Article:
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Hot cross buns-these are among my earliest memories of Easter.
While other families ate chocolate bunnies, mine devoured these sweet homemade hot cross buns with their signature white crosses on top.
Although the tradition of hot cross buns for Easter seems to have begun in the 12th century, the recipe I found among my great-grandmother’s collection was dated 1950.
There are several different variations, this is a more traditional hot cross buns recipe, where the crosses are marked onto the bun itself before baking, rather than piped on with frosting after cooling. Other than a tsp of sugar to proof the yeast, it’s also free from refined sugars.
The original recipe called for all-purpose flour, it was easily adapted for spelt flour or a whole wheat/all-purpose mix. Using an ancient grain flour for an old-fashioned traditional recipe just seems right, don’t ya think?
Plus, spelt is one of my favorite ancient grain flour to use. Important note: if you use spelt flour, cut the water by 2 Tablespoons.
For those who can’t imagine their buns without frosting, it would be easy to make an icing sugar glaze to pipe over the crosses after baking.
No matter how you make them, these are a delicious Easter treat!
Sprinkle sugar and yeast onto the water and let sit for 10 minutes. The yeast will turn foamy, letting you know its proofed and ready to go.
Melt the butter in a small saucepan over low heat. Stir in the milk, honey, salt, and lemon rind. The mixture should be lukewarm. Remove from heat.
Pour warmed butter mixture into mixing bowl. Stir water and yeast mixture and add to the butter mixture, along with the beaten egg. Beat mixture until well combined. Stir in raisins.
Beat in 2 cups of flour until mixture is smooth. Beat in remaining flour until you have a moist, but not sticky, dough. (If using spelt flour, the dough will be wetter)
Turn out onto a floured surface and knead lightly. Shape dough into a ball and place in oiled bowl. Cover with a cloth and leave in a warm place for 2 hours, or until doubled in size.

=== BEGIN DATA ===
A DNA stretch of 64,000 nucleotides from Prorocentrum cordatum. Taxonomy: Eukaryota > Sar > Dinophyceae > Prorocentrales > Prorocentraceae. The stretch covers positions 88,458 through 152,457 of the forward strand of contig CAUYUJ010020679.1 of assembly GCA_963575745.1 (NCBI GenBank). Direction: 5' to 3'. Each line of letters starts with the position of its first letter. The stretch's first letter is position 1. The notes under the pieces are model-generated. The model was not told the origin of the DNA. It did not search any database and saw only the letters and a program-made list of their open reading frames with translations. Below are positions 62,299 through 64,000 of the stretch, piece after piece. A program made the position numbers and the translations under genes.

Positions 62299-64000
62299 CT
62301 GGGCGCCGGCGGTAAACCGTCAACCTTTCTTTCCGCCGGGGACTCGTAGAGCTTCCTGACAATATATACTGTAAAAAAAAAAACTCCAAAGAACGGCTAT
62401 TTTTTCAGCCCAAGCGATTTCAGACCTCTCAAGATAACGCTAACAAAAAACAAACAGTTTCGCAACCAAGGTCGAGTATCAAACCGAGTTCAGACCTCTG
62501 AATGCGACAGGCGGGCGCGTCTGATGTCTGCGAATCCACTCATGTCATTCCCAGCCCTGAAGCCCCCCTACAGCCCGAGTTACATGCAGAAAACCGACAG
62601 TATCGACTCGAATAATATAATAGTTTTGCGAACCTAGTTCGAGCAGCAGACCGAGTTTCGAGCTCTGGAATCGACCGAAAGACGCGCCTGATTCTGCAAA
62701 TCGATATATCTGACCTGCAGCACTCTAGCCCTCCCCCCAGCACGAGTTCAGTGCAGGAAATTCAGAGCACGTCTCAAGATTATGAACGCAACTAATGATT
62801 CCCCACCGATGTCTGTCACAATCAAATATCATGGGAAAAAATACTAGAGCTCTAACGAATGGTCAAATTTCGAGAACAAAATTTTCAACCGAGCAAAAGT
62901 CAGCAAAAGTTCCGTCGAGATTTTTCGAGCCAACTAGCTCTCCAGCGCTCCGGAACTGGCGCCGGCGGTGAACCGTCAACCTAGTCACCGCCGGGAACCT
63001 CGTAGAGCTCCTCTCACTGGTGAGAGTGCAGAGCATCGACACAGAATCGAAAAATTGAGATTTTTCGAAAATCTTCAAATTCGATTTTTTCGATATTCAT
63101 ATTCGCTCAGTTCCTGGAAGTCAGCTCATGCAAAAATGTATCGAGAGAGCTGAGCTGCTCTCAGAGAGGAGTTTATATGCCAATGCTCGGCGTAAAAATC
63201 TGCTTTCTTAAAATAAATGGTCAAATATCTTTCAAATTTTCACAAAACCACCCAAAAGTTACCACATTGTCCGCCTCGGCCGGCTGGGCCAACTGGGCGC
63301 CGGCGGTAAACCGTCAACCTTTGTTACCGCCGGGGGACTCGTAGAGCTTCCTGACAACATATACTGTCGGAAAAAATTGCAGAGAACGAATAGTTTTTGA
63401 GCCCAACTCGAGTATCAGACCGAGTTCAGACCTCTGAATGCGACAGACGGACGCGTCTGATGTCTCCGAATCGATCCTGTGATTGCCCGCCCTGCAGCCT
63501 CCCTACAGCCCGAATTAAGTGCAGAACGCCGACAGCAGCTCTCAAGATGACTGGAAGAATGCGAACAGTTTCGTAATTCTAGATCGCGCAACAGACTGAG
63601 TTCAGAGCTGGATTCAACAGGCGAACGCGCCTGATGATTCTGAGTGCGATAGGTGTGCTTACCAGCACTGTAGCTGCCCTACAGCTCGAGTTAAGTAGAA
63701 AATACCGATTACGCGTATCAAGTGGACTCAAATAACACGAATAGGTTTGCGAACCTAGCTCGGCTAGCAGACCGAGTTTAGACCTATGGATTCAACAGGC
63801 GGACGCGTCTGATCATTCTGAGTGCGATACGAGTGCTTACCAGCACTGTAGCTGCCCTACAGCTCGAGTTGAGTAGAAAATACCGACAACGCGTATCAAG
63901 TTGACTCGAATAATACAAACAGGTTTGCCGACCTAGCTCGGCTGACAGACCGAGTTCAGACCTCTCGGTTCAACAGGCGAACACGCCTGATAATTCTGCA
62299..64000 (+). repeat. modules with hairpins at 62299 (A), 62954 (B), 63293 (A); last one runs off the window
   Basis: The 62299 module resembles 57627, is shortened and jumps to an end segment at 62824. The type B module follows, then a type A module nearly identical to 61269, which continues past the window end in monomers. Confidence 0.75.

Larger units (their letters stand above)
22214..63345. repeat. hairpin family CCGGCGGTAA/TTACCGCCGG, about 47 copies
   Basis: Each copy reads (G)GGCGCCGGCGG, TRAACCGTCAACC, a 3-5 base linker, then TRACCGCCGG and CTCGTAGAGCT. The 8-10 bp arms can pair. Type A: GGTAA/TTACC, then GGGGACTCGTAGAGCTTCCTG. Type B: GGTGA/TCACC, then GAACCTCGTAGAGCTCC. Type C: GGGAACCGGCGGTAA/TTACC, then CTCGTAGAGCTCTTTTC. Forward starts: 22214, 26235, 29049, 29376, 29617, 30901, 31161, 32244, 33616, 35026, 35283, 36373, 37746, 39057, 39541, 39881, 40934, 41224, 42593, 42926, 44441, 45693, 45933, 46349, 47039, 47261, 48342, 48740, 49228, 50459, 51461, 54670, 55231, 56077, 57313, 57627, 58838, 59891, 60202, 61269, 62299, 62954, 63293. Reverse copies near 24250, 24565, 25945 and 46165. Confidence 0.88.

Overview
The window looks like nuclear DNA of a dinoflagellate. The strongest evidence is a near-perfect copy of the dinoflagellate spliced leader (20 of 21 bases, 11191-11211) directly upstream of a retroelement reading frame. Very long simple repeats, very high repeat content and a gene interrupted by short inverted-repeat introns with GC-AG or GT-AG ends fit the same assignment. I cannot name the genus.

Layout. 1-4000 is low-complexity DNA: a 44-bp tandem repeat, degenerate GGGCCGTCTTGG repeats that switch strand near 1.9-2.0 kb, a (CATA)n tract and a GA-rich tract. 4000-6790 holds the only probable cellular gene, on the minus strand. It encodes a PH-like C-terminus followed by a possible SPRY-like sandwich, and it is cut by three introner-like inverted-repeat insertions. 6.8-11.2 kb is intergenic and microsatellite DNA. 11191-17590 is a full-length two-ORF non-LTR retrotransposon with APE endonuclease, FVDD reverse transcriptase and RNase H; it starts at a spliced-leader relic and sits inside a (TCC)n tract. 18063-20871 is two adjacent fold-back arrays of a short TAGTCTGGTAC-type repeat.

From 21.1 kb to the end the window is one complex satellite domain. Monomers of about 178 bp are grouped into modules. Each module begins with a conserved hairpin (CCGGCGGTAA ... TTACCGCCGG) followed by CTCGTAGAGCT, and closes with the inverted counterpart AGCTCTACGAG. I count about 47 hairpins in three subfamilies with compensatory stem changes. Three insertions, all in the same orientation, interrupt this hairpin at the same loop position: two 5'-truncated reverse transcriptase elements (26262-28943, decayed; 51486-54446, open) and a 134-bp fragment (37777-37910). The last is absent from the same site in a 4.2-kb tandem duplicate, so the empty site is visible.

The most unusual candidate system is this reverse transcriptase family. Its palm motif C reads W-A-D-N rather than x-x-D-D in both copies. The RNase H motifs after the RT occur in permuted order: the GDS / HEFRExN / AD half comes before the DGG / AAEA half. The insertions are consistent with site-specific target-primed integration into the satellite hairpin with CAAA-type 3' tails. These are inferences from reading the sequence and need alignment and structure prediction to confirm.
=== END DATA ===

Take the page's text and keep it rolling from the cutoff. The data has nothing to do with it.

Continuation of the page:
Knead dough a few times to release gas bubbles. Shape into 12 evenly-sized buns.
Place on greased or parchment-lined baking sheet, leaving room between the buns. Cover and let rise for another hour.
Mix flour, water, and vanilla mixture for crosses. The mixture should be the consistency of a thick glaze, rather than a frosting. If it’s too thick, the crosses will crack as the bread rises. If it’s too thin, the crosses will disappear as the buns are cooked.
Place in a piping bag, or in a plastic sandwich bag, with a small hole cut in one corner. Pipe crosses over each roll. If the mixture seems thick, add a little water. If it seems thin, add a little flour.
Bake in a 375 degree Fahrenheit oven for 16 minutes. While buns are cooking, mix milk and honey glaze. After 16 minutes, brush each bun with the glaze.
Return the buns to the oven and cook for an additional 4 – 8 minutes, or until the buns are nicely browned on top, and cooked through. Cool for 10 minutes before eating.
Hot cross buns store well in an airtight container. Cover and reheat at 350 for about 5 – 10 minutes.
Keywords: traditional hot cross buns recipe , easy hot cross buns recipe , hot cross buns recipe
There you have it, an easy hot cross buns recipe for a delicious treat, do you enjoy them as part of your Easter traditions?
Andrea is an artisan and teacher trying to live a handmade and homemade lifestyle with her husband in Eastern Canada. She is passionate about growing her own food, cooking healthy meals, using herbs for healing, nurturing creativity, and finding joy and blessings in the every-day moments of life. She writes about all of this, plus her adventures in sewing, crafting, and pattern design at http://www.artisaninthewoods.com/